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Marine Ecology Progress Series

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MEPS 371:131-142 (2008)  -  DOI:

ENSO and riverine control of nutrient loading, phytoplankton biomass and mussel aquaculture yield in Pelorus Sound, New Zealand

J. R. Zeldis1,*, C. Howard-Williams1, C. M. Carter1,2, D. R. Schiel2

1National Institute of Water and Atmospheric Research (NIWA) Ltd., 10 Kyle Street, PO Box 8602, Riccarton, Christchurch 8011, New Zealand
2Marine Ecology Research Group, School of Biological Sciences, University of Canterbury, Private Bag 4800, Christchurch 8041, New Zealand

ABSTRACT: Multi-year time-series were used to describe oceanic and riverine nutrient supply and primary biomass in Pelorus Sound, a 50 km long estuary supporting most of New Zealand’s $200 million per annum mussel Perna canaliculus aquaculture industry. In the summer half-year (October to March), when the Southern Oscillation Index (SOI) was negative (El Niño), NNW along-shelf wind stress strengthened and sea surface temperature (SST) at the Sound entrance cooled, indicating upwelling. This triggered increases in phytoplankton biomass, particulate nitrogen (PN) and per capita yield of farmed mussels in the Sound. In the winter half-year (April to September), wind stress was unrelated to SOI, but during NNW winds Pelorus River flows increased, along with NO3, phytoplankton biomass, PN and mussel yield. During an extended period of positive SOI (La Niña), SSE winds and drought during 1999 to 2002, seston (PN) abundance and its food quality decreased, concomitant with a mussel yield decrease of ~25% throughout Pelorus Sound. Seston and mussel yield had recovered by 2003 without reductions in farming intensity, so over-grazing by mussels did not cause the yield minimum. Instead, climatic forcing of oceanic and riverine N supply and seston biomass underlay the inter-annual variation in mussel yield. As tracers of the relationship of nutrient loading and production, PN and mussel yield appeared more reliable than NO3 or chl a concentrations. In Pelorus Sound, oceanic and riverine N supplies are seasonally complementary and sustain year-round mussel yield, although their inter-annual variability, linked to wider climate forcing, can drive considerable fluctuation in yield over the decadal scale.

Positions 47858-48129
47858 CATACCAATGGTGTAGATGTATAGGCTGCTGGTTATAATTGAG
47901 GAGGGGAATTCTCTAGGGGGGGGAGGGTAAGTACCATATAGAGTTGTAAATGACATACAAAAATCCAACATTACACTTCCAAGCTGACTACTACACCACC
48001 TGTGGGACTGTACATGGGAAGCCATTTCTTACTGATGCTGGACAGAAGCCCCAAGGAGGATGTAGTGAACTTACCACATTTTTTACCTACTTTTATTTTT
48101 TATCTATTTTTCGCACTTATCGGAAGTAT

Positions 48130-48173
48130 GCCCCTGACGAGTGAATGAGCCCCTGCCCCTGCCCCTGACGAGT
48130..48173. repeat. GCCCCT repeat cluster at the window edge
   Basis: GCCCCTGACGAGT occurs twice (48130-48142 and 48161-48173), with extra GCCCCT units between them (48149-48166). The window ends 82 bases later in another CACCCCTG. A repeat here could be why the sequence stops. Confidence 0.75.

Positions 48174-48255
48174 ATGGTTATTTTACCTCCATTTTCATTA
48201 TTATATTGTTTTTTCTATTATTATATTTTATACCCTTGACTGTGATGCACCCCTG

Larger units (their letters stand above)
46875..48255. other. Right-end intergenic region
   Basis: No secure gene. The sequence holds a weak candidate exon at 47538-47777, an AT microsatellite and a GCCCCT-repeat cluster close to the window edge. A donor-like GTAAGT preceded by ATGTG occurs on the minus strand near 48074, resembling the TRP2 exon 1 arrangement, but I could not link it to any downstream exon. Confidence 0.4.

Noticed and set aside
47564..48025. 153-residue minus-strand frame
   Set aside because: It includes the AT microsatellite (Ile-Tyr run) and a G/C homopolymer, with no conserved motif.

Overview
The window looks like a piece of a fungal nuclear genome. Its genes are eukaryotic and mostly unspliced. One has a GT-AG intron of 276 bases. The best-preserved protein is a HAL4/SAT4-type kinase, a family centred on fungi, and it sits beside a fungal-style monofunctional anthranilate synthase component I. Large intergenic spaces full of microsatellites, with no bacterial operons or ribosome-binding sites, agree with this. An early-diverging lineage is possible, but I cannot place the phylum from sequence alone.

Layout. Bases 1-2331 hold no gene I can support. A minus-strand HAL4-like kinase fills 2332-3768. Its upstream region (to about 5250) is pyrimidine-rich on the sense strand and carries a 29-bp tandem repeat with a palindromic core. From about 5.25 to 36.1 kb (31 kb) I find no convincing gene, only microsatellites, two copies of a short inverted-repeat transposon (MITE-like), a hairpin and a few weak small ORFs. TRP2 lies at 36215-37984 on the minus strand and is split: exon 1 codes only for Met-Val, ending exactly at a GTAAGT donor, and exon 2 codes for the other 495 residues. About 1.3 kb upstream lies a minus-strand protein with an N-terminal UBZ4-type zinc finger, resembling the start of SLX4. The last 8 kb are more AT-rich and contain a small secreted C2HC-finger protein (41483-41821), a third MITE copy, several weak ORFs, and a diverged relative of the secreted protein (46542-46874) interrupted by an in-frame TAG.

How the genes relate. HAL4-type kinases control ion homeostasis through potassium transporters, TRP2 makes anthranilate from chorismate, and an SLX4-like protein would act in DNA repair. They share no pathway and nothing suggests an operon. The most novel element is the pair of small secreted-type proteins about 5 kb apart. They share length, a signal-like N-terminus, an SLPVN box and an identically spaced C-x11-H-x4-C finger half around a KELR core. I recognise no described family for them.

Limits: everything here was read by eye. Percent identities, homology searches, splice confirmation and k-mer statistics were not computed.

KEY WORDS: Climate · Estuaries · Mussel aquaculture · ENSO · Nutrients · Primary biomass

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Cite this article as: Zeldis JR, Howard-Williams C, Carter CM, Schiel DR (2008) ENSO and riverine control of nutrient loading, phytoplankton biomass and mussel aquaculture yield in Pelorus Sound, New Zealand. Mar Ecol Prog Ser 371:131-142.

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